Decades before Cabbage Patch, before Barbie, and before Betsy Wetsy, American girls had a favorite doll. She didn’t come with a birth certificate, a trousseau, or diapers. But she was loved just as much as any doll any girl ever owned. Her name was Raggedy Ann.
A man named Johnny Gruelle had a daughter named – no, not Ann – Marcella, who showed her daddy a simple rag doll, onto which he drew a face. He combined James Whitcomb Riley’s “The Raggedy Man” with Little Orphan Annie, and suggested they call the doll Raggedy Ann. Marcella loved it so much that Gruelle figured other children might like it, too. Smart man.
As it happens, Mr. Gruelle was an illustrator and children’s book author, and he wrote Raggedy Ann Stories in 1918, the first year the handmade dolls were produced for sale. You may not even recognize the originals as Raggedy Anns, based on their evolution over the decades. Raggedy Andy Stories followed in 1921.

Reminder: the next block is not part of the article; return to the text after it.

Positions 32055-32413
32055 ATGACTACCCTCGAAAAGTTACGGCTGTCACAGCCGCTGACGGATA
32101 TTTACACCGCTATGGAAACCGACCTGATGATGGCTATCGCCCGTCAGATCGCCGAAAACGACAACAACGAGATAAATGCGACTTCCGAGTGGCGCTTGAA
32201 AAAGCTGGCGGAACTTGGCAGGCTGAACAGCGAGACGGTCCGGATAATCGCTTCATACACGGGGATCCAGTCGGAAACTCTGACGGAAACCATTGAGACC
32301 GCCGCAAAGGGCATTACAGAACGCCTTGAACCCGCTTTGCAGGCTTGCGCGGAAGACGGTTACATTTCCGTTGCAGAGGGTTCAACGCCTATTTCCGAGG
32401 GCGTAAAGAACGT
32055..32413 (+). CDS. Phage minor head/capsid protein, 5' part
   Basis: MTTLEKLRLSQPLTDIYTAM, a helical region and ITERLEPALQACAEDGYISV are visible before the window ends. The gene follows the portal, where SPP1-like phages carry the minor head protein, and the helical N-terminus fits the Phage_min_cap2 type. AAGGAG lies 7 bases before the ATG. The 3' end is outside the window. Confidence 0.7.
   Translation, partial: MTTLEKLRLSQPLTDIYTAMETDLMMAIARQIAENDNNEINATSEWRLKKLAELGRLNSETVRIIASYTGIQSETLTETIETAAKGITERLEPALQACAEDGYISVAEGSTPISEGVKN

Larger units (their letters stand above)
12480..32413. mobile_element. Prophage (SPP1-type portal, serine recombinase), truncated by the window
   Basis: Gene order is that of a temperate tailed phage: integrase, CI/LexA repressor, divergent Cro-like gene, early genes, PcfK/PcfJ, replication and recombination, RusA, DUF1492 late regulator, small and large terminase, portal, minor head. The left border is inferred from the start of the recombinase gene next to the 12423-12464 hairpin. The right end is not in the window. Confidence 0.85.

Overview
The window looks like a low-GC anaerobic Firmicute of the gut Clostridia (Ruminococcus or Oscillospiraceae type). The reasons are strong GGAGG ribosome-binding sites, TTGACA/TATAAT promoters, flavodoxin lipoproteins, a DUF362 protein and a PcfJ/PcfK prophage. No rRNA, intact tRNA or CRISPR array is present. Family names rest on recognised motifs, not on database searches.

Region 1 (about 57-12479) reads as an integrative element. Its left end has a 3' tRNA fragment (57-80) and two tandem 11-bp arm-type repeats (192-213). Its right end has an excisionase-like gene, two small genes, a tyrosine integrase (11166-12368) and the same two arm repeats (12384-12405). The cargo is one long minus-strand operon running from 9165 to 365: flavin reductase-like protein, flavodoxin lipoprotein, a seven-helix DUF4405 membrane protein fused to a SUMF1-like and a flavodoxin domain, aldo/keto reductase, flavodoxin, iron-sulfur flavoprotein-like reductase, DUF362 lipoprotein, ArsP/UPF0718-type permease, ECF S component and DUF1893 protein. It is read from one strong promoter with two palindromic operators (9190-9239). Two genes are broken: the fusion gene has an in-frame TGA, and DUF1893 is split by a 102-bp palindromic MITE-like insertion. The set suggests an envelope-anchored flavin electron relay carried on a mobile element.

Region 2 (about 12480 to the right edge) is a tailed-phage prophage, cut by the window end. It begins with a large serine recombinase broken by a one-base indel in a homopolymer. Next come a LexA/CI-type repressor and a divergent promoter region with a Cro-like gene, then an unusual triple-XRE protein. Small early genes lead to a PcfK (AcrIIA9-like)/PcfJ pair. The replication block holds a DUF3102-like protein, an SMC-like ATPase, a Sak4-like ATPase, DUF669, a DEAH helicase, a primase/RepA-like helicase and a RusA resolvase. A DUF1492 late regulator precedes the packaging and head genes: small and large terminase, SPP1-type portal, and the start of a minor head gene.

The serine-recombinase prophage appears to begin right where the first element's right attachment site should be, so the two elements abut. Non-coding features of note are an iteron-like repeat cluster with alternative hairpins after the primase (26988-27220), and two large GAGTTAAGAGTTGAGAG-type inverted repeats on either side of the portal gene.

By their nature, Raggedy Ann and Andy dolls are easily made. Patterns by McCall’s have been on the market since 1940. Today, Simon & Schuster and Hasbro have trademarks on versions of the doll, but the original doll and the original books are now in the public domain.
Those who truly love the dolls have an annual event that’s a must. It’s the Raggedy Ann Festival, held in 2010 on April 17 in Cynthiana, Kentucky. There’s a parade, and a coloring contest, and…you know.